But, back to the large, chain purveyor of books. I could choose between any number of wedding planners/organizers with scrapbooking features, I could buy The Book of Us: A Journal of Your Love Story in Fifty Questions, and I could buy a journal/scrapbook for just about every aspect of my life. In fact, the scrapbook, journal and personal organizer seem to have melded into one massive industry of paper and glue and scissors and ribbons and stickers and rubber stamps and glitter ink and stuff, stuff and more stuff to stuff into pre-themed books in a frenzy of crafty documentation of the mundane. Not that there's anything wrong with that, except when one starts to wrap one's head around the massive scale of the commodification of archival documentation. The sheer volume of stuff that's sold to stuff into those books would seem to leave little room for personal mementos. It's as if what's being pedaled is the archival documentation of scrapbooking paraphernalia.

On a different note, while at the mall where said large purveyor of books was located, we wandered past a wedding/prom dress store called Emporio Bridal and Formal. Now, before I go any further, I think you can pretty much guess what sort of concoctions might be found at a place called Emporio Bridal and Formal located at the Clackamas Town Center. CTC may be more 'upscale' these days since the departure of Tanya Harding's practice rink and the arrival of REI, but this store had enough polyester to critically affect the ambiance of the whole complex. Between Emporio and Frederick's of Hollywood just down the mall a few steps, no amount of REI-ness can exorcise the ghost of dear Tanya.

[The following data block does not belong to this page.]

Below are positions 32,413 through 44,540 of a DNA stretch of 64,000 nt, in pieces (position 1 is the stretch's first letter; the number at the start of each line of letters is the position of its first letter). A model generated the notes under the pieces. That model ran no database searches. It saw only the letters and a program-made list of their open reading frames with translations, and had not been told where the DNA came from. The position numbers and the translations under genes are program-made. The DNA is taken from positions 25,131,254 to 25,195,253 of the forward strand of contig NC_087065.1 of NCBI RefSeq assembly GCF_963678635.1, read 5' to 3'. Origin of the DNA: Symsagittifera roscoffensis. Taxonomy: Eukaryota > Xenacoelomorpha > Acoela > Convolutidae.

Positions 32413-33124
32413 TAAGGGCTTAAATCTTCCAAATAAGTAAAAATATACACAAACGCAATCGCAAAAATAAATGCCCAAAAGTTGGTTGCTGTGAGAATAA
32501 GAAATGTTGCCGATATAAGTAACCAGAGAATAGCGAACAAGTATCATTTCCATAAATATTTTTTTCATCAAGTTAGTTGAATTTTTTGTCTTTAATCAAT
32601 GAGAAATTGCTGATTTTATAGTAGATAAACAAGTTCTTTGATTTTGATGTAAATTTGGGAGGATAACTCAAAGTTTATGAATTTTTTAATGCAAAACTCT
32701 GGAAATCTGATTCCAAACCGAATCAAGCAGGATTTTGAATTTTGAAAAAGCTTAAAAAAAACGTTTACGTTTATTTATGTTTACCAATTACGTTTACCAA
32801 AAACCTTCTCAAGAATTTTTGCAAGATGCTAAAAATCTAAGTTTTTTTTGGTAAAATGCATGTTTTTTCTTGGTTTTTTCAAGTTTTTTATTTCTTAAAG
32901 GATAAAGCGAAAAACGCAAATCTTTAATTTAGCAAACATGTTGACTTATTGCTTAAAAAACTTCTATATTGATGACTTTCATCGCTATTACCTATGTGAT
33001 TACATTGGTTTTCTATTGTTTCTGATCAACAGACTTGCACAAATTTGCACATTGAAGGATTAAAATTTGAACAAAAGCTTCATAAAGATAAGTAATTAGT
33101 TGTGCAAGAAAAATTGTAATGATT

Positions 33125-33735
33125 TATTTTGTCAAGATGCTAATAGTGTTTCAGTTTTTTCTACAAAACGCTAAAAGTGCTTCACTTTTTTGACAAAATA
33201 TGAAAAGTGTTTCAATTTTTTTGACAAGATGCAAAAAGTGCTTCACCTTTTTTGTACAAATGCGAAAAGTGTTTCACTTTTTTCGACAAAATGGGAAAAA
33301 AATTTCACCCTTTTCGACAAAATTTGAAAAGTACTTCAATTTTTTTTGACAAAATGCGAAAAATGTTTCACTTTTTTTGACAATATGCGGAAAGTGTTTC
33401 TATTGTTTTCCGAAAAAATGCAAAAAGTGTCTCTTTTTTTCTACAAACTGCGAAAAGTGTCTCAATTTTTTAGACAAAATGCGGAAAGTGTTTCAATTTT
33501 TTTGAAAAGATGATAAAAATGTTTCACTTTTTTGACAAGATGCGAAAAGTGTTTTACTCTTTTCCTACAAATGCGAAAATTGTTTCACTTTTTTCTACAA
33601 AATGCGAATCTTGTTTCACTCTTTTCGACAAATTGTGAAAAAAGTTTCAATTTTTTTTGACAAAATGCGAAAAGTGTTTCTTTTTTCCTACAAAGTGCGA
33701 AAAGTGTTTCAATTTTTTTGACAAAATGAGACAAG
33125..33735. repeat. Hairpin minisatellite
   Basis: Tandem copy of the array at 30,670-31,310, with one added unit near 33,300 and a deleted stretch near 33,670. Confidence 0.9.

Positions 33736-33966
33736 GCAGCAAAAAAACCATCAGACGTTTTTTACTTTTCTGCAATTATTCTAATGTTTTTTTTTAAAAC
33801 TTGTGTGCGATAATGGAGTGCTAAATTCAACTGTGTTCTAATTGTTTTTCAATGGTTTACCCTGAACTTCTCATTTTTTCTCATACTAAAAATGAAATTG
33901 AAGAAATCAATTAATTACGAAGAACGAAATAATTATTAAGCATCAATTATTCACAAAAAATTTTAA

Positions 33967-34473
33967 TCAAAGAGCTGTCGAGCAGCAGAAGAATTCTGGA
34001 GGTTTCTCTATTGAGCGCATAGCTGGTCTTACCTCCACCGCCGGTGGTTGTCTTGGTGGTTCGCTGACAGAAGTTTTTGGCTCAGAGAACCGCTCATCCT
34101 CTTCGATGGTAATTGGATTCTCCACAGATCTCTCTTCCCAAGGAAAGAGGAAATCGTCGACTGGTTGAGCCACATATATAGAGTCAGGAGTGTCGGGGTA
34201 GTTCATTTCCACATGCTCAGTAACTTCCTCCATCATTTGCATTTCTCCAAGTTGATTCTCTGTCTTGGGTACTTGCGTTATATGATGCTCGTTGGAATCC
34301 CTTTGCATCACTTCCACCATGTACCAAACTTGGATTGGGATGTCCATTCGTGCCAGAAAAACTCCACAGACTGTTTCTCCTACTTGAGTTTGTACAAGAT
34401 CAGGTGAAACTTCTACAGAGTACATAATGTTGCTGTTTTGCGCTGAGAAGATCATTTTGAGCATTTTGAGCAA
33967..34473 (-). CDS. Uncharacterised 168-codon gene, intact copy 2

The place was full (and I do mean full... those dresses take up a lot of room) of things like these prom/quinceanera dresses from online retailer

Lots and lots of tulle, super saturated primary and almost day-glo colors, sequins, and glitter galore. The wedding dresses were along the same lines, but in various renderings of white. They even had this exact wedding dress:

Imagine me in that, folks.

David looked at the price tag on one of the dresses and just about choked. "A thousand dollars...!"

Oh, honey, you're so naive and such a charming little doodle in your wide-eyed naivete, but $1,000 is cheap. I do have to admit, however, that it seems like an awful lot of money for fabric I could easily get for under $5 per yard, and that manufacturers can buy wholesale for less than a dollar per yard. Let's see... a manufacturer could buy a shipment of polyester crepe back satin wholesale for about 59 cents per yard, using approximately nine or ten yards, which comes out to about $6 in fabric per dress. Add stuff like lining, notions and embellishments, and we can estimate it at an even $10. Let's just say for the sake of yucks that this manufacturer pays his or her garment workers $13 per hour (the average wage of American Apparel workers, according to the San Francisco Chronicle). Skilled garment workers producing dresses in a Fordist fashion could easily churn out one of those Emporio off-the-rack numbers (we're clearly not talking couture here) within eight hours. That's $104 for the labor. The reality is that garment workers in countries like Bangladesh, where a lot of these dresses are made, make under $100 per month, so the labor might actually be costing somewhere around $3.50 for that dress, tops. Looked at in that light, $1,000 does seem like a lot of money to pay for a dress that cost under $15.00 to make, even accounting for "shipping and handling." I can see why David was shocked, but he hasn't seen the $10,000+ specimens that are out there. Emporio Bridal and Formal was not going to provide quite that kind of shopping experience.